Get an old diesel in your garage, tear it apart and rebuild it and you will have more knowledge and experience than 99.9% of us out here.

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Old 12-10-2009, 17:30   #7
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I have spent many a day with new owners of a boat. I familiarize them with the systems. I spend a lot of the time on engines and generators. Maintenance, troubleshooting, bleeding, start circuits, battery/electrical management.

More than a few times...I have gotten "THE CALL" from East Bumthicket at
OMIGOD-thirty that there is a problem. Because the owners took the time to learn about their powerplants/systems we got the problem resolved by phone or e-mails.
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Old 12-10-2009, 18:06   #8
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Does your local community college have classes like these?


Non-Credit Classes
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Old 12-10-2009, 19:02   #9
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G' day, Familiar yes, taming them No, 5yr apprenteship+ 45 yrs experience still learning something most days & happy to do , if its got tits or pistons it going to give trouble ,The marine mechanics larment ''You get more money for f****g them than you do for fix them.'' quote,old skun knuckles.
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Old 12-10-2009, 19:49   #10
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I guess I understand some of what everyone is saying and laughing with the rest. I am a comm electrics engineer and this motor stuff is always difficult but I am really enjoying these responses. lmfao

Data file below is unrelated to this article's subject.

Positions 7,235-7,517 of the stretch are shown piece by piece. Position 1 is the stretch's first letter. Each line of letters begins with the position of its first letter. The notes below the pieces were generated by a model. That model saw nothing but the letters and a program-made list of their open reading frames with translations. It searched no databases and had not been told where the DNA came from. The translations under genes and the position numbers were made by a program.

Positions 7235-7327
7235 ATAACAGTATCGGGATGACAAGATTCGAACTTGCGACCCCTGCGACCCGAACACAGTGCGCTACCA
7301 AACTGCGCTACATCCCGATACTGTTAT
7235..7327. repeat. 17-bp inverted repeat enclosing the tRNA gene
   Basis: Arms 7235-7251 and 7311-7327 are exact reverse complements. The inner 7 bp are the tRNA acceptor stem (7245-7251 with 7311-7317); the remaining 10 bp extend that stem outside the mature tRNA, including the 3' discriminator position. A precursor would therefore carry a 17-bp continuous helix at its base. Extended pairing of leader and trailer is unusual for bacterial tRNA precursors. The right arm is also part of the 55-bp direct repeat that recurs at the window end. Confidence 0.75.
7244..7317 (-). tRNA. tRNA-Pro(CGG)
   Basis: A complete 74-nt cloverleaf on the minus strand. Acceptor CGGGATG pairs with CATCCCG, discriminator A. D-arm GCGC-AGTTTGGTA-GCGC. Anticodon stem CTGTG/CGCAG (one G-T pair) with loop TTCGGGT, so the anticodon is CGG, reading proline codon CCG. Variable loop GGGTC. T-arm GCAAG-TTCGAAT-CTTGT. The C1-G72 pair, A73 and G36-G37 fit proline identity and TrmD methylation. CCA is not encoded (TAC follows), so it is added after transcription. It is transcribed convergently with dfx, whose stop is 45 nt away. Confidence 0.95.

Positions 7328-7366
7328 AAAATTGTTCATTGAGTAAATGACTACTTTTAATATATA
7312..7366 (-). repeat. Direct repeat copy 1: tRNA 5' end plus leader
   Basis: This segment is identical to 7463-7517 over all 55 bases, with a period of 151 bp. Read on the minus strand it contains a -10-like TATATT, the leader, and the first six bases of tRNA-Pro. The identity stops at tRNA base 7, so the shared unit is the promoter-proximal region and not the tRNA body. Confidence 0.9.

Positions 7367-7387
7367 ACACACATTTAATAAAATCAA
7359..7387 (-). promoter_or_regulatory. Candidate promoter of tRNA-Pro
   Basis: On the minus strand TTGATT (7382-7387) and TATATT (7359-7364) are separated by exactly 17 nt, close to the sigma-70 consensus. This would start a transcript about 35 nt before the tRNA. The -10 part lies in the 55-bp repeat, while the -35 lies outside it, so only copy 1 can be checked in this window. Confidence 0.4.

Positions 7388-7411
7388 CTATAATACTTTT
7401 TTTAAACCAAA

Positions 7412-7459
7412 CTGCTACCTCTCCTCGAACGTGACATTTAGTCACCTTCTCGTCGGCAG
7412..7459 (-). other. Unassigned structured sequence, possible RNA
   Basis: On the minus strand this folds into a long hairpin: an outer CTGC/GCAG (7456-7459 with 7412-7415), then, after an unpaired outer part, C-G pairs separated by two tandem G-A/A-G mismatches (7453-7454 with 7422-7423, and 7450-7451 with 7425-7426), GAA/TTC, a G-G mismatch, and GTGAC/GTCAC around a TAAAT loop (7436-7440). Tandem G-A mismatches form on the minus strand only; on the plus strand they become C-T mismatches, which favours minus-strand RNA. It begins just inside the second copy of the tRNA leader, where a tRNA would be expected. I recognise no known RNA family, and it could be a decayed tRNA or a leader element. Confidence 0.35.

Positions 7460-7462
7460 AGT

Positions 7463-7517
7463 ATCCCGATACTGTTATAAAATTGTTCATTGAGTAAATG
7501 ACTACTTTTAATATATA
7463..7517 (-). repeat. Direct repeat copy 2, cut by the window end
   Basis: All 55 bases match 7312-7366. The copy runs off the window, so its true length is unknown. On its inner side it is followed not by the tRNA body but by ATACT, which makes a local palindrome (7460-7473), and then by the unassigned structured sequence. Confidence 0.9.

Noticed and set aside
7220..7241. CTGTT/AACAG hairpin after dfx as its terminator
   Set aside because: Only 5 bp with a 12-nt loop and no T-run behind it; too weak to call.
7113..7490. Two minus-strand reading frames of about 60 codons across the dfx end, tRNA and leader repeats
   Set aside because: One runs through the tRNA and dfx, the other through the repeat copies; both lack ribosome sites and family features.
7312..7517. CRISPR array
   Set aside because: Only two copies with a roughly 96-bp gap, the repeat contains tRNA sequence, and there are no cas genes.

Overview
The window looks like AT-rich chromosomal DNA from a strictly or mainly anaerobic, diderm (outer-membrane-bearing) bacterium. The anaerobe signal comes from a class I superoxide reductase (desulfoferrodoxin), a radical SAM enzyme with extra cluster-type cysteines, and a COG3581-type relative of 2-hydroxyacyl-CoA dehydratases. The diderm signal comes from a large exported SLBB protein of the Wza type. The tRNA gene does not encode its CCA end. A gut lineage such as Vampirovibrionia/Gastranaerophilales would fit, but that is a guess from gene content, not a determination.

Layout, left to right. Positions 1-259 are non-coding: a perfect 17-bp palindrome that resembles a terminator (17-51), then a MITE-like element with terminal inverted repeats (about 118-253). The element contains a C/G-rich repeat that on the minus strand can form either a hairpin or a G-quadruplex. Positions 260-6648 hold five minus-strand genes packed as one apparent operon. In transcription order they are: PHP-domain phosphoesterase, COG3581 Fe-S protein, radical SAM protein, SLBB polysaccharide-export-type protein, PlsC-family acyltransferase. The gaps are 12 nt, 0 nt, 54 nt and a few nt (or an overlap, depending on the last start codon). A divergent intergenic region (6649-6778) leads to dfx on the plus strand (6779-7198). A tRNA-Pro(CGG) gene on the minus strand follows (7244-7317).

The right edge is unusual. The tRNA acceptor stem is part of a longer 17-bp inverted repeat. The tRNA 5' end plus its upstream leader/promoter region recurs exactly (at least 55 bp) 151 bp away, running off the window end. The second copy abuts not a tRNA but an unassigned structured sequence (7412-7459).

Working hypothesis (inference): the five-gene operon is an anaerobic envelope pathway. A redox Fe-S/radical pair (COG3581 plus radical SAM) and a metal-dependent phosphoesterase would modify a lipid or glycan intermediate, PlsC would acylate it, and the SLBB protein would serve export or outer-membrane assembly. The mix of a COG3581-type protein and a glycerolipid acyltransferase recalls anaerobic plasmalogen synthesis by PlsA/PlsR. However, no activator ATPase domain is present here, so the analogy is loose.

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Old 12-10-2009, 19:49   #11
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The quote I like is from Farley Mowat's The Boat Who Wouldn't Float:

"According to mythology the virtue of [diesel] engines lies in the fact that they are simple and reliable. Although this myth is widely believed I am able to report that it is completely untrue. These engines are, in fact, vindictive, debased, black-minded ladies of no virtue..."
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Old 12-10-2009, 20:09   #12
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Suck, Squeeze, Bang, Blow

Keep the hot things hot the cold things cold

Look for the simple s--- first when troubleshooting
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Old 12-10-2009, 20:53   #13
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I love it. I wont show it to my wife, she would not understand. lol
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Old 12-10-2009, 21:44   #14
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Don't underestimate a woman on a boat.......They tend to read manuals.......and in many cases their BS detector is finely tuned when mechanics are around. I have found many women sailors..esp ones whose husbands have passed away are very savvy and a pleasure to work with.
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Old 13-10-2009, 11:56   #15
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I too am looking for some multi-day short course. I've e-mailed Westerbeke but so far no response.

Rich